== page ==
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"We don't want it!": Portmore councilors reject $ 300k to fight dengue



The Dengue outbreak, which has Portmore, St. Catherine's community, in his grip, took Thursday evening political overtones when People's National Party-dominated Portmore Municipal Corporation (PMC) rejected $ 300,000 to $ 400,000, which has been awarded by the Ministry of Health to each council council to combat the outbreak.

The news of the award, which will also see that every member of Parliament gets $ 800,000, was handed over to the PMC by the Chief Department of Health Ministry Sherine Huntley Jones. She spoke at a stakeholder meeting called by PMC to counter the detgue outbreak in the municipality.

The council members, led by the PMC chairman and the mayor, Leon Thomas, questioned whether they heard about the allocation used. They were also concerned that the amount was not enough to work in the hardest hit communities if it was split individually among the 1

2 advisers.

Thomas had a message to Tufton as he asked Huntley Jones to convey on his and her behalf: "Don't worry about transferring $ 300,000 to this division, we don't want it," Thomas said.

Chief Public Health Inspector for St. Catherine, Grayson Hutchinson (left) and chief entomologist at the Ministry of Health, Sherine Huntley Jones, at a degue stakeholder meeting in Portmore on Thursday.

"If there are any plans to allocate any money we (already) have a plan. I have had discussions with the minister before on the phone and I told him about our plan. We have collaborated with the local health department and also the National Solid Waste Management Authority, so if any money comes at all or if there are plans to send money to the council, it must come to the Council we look at the situation and we will treat it accordingly "Thomas said.

"When you give each councilor $ 300,000 or $ 400,000 that can only move three or four truckloads of large waste from the division and then you will say that councilors get money. We want to work with the plan and all 12 councilors in this municipality are part of what we are doing here, so we do not want the money to be split, "added Thomas.

The mayor was supported by Fenley Douglas, adviser to the Waterford Division, one of the worst affected in the municipality.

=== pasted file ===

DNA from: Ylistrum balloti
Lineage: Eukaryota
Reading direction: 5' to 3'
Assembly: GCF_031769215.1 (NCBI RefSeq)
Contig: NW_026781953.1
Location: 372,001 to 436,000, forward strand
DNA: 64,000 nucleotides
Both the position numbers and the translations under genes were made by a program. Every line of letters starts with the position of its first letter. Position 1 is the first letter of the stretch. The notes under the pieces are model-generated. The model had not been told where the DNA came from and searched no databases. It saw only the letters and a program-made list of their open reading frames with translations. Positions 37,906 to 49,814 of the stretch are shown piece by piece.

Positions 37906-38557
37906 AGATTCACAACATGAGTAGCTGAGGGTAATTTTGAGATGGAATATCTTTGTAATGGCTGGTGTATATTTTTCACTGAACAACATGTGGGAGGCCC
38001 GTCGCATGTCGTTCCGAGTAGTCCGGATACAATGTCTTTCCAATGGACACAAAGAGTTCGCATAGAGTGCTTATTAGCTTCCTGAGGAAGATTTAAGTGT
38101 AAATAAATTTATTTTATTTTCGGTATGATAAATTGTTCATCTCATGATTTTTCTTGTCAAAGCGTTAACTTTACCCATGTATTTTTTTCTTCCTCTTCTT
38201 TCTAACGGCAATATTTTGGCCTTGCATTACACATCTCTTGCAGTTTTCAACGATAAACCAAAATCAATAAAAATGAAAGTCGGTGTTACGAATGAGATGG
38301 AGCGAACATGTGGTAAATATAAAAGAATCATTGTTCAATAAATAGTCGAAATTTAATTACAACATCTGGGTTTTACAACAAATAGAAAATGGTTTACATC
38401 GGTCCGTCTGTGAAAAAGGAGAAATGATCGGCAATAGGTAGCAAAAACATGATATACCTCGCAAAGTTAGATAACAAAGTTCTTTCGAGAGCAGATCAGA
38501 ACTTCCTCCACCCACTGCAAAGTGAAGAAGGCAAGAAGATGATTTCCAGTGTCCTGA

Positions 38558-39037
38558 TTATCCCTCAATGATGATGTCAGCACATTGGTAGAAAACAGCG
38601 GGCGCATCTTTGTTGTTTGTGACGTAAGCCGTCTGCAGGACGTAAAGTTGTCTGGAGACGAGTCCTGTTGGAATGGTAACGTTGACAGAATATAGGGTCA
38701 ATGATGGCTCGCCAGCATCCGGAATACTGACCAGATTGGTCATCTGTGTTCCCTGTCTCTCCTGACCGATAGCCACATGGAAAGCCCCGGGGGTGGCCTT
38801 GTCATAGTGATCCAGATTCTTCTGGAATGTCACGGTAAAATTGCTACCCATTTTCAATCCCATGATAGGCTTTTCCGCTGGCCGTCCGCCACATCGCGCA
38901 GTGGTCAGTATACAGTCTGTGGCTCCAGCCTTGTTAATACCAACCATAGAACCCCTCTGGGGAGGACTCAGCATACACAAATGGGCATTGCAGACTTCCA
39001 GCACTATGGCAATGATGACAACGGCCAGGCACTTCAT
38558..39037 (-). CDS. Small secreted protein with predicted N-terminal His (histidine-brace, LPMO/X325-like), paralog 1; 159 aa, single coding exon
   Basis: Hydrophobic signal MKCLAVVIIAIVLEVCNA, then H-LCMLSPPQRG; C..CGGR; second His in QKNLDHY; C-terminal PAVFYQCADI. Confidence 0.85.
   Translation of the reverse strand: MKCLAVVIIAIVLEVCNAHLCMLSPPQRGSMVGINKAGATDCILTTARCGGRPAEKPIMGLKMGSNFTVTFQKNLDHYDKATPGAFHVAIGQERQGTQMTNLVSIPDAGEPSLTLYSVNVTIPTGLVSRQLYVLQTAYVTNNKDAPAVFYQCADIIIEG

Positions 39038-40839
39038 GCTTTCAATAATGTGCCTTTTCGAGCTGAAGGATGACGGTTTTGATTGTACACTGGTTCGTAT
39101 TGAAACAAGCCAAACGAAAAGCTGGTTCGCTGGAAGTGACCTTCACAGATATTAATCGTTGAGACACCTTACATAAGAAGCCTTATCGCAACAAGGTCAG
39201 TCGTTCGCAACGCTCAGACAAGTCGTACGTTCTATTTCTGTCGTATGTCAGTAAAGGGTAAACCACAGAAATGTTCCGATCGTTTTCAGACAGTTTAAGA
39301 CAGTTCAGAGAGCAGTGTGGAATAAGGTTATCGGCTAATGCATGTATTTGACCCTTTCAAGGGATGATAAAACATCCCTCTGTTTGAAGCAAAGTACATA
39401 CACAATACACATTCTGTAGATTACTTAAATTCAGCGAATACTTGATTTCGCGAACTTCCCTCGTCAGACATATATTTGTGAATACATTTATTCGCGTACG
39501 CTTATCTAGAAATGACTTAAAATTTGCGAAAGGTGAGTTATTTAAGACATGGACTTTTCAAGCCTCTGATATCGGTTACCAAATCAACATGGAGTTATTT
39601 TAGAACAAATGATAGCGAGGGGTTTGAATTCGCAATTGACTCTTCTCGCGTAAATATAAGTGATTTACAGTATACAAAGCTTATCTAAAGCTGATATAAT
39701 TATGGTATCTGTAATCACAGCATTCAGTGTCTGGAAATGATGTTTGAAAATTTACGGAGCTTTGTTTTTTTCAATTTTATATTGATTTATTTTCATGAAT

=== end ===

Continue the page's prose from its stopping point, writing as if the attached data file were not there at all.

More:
Things were heated when Douglas spoke and seemed to paralyze Minister Tufton for his handling of dengue outbreaks. Advisor Douglas agreed with Thomas that the money was not going to splinter. He then accused the Ministry of Health not being aware of the critically-hit PMC divisions.

"This JLP, PNP thing can't work for us in Portmore," Douglas said.

"I say this, without water in my mouth, that on behalf of Waterford's people who chose me to be here, we will not have $ 300,000. What we demand is that the minister should leave his chair and have a dialogue with Mayor of Portmore … and this parish council, "Douglas said.

However, there was some unrest in the audience when he seemed to chastise the minister for politicizing the outbreak. According to Douglas, Tufton said on air that he had toured Portmore. But Douglas noted that there are 110 communities in Portmore and, according to him, the health minister used the lone JLP division that was affected by the outbreak.

But there was noticeable push back from the audience, including from the JLP councilor for the Gregory Park division, Joy Brown. Huntley Jones also defended the minister as an official and forced Mayor Thomas to intervene and calm the situation as he appealed to the meeting not to become political.

Meanwhile, Mayor Thomas, who had previously dealt with the meeting, had regretted that he had received little or no support from the Ministry of Health in the dengue fight. He said PMC had to resort to "own source funds", of which approx. DKK 2 million USD has already been used to, among other things, remove solid waste and to carry out shrubs in affected communities. PMC has also purchased mosquito nets and drums for water storage containers for distribution to residents.

However, Thomas said PMC now needed another 7.2 million dollars to complete the program.

And he was also sorry that both the health and education ministries refused his request to delay the school's opening in the municipality for two days at the beginning of the new school year to enable the premises to become foggy.

This he would have prevented the current situation where some schools, including Portsmouth Primary, saw up to 10 students each day and presented dengue symptoms and were sent home.

"Right now, we do not want any plan changes; $ 300,000 per Division cannot work. Schools alone (need more than that.) With the conditions that exist where the kids are in an extremely horrible situation, we must gather together, we need to pool our resources and look at the critical communities based on the recommendations of the Public Health Department and we move towards it … It (the award) cannot be a shared thing. "


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